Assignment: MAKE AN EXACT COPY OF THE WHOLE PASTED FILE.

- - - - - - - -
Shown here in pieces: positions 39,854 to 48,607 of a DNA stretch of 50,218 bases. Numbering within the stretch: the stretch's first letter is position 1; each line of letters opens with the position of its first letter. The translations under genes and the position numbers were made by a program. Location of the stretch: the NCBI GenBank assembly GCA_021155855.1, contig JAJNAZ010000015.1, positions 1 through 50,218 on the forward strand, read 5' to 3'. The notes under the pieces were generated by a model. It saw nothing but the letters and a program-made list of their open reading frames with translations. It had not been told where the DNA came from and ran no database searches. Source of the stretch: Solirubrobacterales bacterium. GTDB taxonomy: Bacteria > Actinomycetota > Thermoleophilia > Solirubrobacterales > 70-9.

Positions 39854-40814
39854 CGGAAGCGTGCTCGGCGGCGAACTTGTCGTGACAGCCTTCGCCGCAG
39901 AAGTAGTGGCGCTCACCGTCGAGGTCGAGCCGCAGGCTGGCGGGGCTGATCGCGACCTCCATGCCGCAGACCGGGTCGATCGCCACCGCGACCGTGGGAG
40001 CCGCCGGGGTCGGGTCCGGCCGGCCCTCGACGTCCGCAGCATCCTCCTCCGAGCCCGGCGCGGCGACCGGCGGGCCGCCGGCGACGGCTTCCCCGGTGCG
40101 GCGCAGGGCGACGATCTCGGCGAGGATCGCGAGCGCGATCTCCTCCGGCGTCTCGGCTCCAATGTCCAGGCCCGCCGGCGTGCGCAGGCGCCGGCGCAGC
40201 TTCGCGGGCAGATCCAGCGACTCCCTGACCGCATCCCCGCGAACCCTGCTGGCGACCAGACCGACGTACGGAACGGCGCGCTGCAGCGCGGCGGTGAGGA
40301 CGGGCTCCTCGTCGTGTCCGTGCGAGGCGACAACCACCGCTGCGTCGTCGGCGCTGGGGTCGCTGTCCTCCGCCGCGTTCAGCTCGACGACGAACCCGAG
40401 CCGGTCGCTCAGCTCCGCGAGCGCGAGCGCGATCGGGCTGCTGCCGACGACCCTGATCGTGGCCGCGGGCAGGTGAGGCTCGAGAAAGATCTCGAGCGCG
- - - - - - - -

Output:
Shown here in pieces: positions 39,854 to 48,607 of a DNA stretch of 50,218 bases. Numbering within the stretch: the stretch's first letter is position 1; each line of letters opens with the position of its first letter. The translations under genes and the position numbers were made by a program. Location of the stretch: the NCBI GenBank assembly GCA_021155855.1, contig JAJNAZ010000015.1, positions 1 through 50,218 on the forward strand, read 5' to 3'. The notes under the pieces were generated by a model. It saw nothing but the letters and a program-made list of their open reading frames with translations. It had not been told where the DNA came from and ran no database searches. Source of the stretch: Solirubrobacterales bacterium. GTDB taxonomy: Bacteria > Actinomycetota > Thermoleophilia > Solirubrobacterales > 70-9.

Positions 39854-40814
39854 CGGAAGCGTGCTCGGCGGCGAACTTGTCGTGACAGCCTTCGCCGCAG
39901 AAGTAGTGGCGCTCACCGTCGAGGTCGAGCCGCAGGCTGGCGGGGCTGATCGCGACCTCCATGCCGCAGACCGGGTCGATCGCCACCGCGACCGTGGGAG
40001 CCGCCGGGGTCGGGTCCGGCCGGCCCTCGACGTCCGCAGCATCCTCCTCCGAGCCCGGCGCGGCGACCGGCGGGCCGCCGGCGACGGCTTCCCCGGTGCG
40101 GCGCAGGGCGACGATCTCGGCGAGGATCGCGAGCGCGATCTCCTCCGGCGTCTCGGCTCCAATGTCCAGGCCCGCCGGCGTGCGCAGGCGCCGGCGCAGC
40201 TTCGCGGGCAGATCCAGCGACTCCCTGACCGCATCCCCGCGAACCCTGCTGGCGACCAGACCGACGTACGGAACGGCGCGCTGCAGCGCGGCGGTGAGGA
40301 CGGGCTCCTCGTCGTGTCCGTGCGAGGCGACAACCACCGCTGCGTCGTCGGCGCTGGGGTCGCTGTCCTCCGCCGCGTTCAGCTCGACGACGAACCCGAG
40401 CCGGTCGCTCAGCTCCGCGAGCGCGAGCGCGATCGGGCTGCTGCCGACGACCCTGATCGTGGCCGCGGGCAGGTGAGGCTCGAGAAAGATCTCGAGCGCG